For all the benefits and intelligence to be gained through healthcare analytics, it’s by no means an out of the box, set it and forget it type of solution to turning health information into insight.
Like any innovation in healthcare, analytics systems, the workforce around them and the technology that drives them, must be optimized to suit the industry segment and organizational goals and needs. Executives and the teams they lead face a number of challenges in doing this, ranging from removing pain points in governance to coping with changes to organizational structure.
To give you an idea of how to go about implementing analytics solutions that can drive improved performance and patient outcomes, we’ve compiled a list of principles to keep in mind as you attempt to make the most of the data your organization is working with.
The Right Technology
In many cases, healthcare organizations are working with legacy systems and tools that don’t fit the business use or modern functionality. Just like the staff that works with it, technology has to be developed with a mindset geared toward innovation, progression and long-term success.
Technology solutions themselves are changing and becoming more dependent on the cloud. Tech stacks that can plug into these types of tools should be a priority for executives looking to set their teams up for the future.
Focus on the Patient
In an era where patient access to their health data is more of a mandate than a goal, keeping patients informed through analytics creates an improved patient experience and better educated patients when it comes time to make decisions regarding their care.
“The patient expects more now than ever, including personalized treatments and care teams that have the up-to-date details about their condition and latest approaches,” Cameron Thompson, Managing Director for healthcare at analytics vendor Acxiom, told Healthcare IT News. “Using analytics as a provider to better understand your patients is of utmost importance. Doing so begins with taking known data within the provider organization, combining it with outside information, and building a portrait of the patient that supplements the care team goals.”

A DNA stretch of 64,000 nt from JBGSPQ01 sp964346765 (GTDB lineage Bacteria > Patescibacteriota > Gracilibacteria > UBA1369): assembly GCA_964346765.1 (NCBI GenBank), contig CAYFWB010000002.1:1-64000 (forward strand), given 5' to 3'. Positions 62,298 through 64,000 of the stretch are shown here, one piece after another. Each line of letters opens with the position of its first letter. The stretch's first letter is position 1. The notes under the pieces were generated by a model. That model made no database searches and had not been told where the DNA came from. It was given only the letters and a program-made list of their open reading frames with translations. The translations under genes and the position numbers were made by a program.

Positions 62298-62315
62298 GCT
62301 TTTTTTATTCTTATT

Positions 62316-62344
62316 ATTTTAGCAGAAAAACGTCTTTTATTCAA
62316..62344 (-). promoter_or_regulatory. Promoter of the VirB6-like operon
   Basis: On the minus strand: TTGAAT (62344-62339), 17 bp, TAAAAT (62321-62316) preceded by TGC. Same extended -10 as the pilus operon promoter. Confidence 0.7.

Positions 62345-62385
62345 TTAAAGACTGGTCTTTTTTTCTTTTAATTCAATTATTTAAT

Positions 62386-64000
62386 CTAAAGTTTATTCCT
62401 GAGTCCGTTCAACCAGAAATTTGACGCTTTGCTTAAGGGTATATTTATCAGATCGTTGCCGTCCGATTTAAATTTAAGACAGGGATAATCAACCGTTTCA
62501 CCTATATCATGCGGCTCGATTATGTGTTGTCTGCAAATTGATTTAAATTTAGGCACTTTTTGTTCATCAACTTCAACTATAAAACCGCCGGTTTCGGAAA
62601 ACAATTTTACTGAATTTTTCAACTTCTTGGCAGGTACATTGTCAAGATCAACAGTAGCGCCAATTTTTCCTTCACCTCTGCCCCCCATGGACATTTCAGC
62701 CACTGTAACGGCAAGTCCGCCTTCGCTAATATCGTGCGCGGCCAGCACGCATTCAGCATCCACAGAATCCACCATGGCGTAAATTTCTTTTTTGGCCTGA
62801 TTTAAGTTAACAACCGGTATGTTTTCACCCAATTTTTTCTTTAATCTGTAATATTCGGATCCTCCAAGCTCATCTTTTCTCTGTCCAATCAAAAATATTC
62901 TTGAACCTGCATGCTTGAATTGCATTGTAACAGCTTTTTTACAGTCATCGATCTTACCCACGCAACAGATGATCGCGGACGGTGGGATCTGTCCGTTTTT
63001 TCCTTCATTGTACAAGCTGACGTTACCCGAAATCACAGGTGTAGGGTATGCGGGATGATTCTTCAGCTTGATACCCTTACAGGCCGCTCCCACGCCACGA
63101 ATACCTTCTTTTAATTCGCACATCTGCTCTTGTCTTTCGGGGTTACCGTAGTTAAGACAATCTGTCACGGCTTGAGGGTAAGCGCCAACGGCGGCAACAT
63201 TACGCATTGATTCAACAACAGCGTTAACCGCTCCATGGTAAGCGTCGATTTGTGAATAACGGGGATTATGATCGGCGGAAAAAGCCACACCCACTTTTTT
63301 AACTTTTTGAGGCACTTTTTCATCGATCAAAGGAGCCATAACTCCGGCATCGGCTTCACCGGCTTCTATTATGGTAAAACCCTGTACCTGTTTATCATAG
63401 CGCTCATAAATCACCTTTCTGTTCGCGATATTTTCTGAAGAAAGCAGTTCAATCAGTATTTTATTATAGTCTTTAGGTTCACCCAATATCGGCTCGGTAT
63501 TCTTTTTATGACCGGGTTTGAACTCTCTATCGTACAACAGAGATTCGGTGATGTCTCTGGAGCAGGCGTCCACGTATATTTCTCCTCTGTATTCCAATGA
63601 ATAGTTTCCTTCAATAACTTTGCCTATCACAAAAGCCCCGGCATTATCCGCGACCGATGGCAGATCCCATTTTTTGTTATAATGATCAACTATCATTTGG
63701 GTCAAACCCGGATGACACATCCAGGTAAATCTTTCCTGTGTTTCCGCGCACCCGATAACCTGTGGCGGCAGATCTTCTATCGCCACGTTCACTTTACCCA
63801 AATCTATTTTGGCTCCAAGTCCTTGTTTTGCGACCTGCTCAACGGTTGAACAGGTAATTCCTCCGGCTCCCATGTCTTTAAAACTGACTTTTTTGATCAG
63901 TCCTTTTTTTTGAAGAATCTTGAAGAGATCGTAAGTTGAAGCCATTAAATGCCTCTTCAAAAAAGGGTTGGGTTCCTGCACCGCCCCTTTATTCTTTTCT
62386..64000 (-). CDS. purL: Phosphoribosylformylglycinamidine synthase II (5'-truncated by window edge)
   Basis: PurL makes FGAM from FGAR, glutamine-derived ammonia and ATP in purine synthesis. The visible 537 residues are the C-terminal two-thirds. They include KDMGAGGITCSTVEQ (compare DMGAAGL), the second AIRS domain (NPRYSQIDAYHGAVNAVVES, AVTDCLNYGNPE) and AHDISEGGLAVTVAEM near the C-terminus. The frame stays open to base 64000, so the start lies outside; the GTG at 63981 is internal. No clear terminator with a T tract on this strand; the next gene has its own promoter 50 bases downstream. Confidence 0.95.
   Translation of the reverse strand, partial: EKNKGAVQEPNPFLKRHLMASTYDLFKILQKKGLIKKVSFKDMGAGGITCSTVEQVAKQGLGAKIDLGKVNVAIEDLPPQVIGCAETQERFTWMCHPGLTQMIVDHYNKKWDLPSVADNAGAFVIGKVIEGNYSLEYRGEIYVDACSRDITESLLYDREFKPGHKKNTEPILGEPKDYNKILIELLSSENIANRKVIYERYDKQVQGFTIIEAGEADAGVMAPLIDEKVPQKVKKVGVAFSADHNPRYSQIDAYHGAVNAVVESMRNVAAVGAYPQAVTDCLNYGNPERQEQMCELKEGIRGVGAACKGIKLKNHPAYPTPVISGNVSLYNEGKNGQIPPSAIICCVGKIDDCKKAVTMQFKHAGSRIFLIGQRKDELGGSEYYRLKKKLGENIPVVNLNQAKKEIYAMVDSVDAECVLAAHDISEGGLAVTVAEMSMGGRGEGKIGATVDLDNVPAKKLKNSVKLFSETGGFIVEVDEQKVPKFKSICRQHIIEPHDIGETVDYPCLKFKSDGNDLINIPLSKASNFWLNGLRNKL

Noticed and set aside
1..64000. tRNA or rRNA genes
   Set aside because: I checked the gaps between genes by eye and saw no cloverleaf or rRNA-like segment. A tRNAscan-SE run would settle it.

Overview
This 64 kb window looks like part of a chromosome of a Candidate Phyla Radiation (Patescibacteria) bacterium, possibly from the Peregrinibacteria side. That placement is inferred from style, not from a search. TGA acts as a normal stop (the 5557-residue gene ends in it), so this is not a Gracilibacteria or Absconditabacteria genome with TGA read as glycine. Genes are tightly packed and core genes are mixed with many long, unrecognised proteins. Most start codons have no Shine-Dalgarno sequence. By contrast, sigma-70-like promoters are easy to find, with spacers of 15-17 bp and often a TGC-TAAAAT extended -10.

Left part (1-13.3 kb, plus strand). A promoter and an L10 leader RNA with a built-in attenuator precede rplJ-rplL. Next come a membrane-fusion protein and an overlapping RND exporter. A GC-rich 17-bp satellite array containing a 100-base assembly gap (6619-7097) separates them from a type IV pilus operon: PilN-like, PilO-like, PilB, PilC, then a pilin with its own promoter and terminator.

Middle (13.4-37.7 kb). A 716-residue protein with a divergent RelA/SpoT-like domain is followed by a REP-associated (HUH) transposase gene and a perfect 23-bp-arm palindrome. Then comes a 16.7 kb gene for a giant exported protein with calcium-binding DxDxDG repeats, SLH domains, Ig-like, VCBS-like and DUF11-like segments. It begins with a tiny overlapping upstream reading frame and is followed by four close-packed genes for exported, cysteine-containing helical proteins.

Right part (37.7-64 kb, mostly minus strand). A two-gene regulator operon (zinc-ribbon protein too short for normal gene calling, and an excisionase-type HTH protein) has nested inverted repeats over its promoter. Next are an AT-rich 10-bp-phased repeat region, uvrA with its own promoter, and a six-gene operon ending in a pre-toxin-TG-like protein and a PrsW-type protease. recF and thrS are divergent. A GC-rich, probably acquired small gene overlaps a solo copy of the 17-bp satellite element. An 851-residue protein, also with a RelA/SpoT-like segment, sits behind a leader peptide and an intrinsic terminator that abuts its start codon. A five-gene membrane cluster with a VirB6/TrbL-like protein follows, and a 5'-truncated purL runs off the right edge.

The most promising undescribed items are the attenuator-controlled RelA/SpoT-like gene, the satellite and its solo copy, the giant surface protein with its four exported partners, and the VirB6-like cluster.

To do this, providers need to identify patient needs, apply behavior design principles, consider the patient’s abilities, create custom prompts and deploy it in a way that accounts for patient feedback and will be able to function with new technology systems.
Break Down the Silos, Build Up Insight
As more departments have started collecting data from a wider variety of sources, the healthcare landscape for data has become diverse but oftentimes fails to be integrated. Getting data out of silos is becoming more common as companies move the information into the cloud, so now the focus becomes gaining insight from it.
That is set to be a major industry focus in the coming year. An article from Forbes lays out predictions from Frost & Sullivan’s Transformational Healthcare Group for what will disrupt healthcare in the coming year. It lists Social Determinants of Health analytics gaining traction as their No. 1 disruption for 2020, for example. But the only way that can happen is if the data is freed from silos across the spectrum care to be analyzed by these systems.
As tech steps into healthcare even more, it promises solutions that involve machine learning, artificial intelligence and precision medicine. The only way that any of those things will be effective is if the data is freed from silos and flowing across the organization to fuel insight into every aspect of care.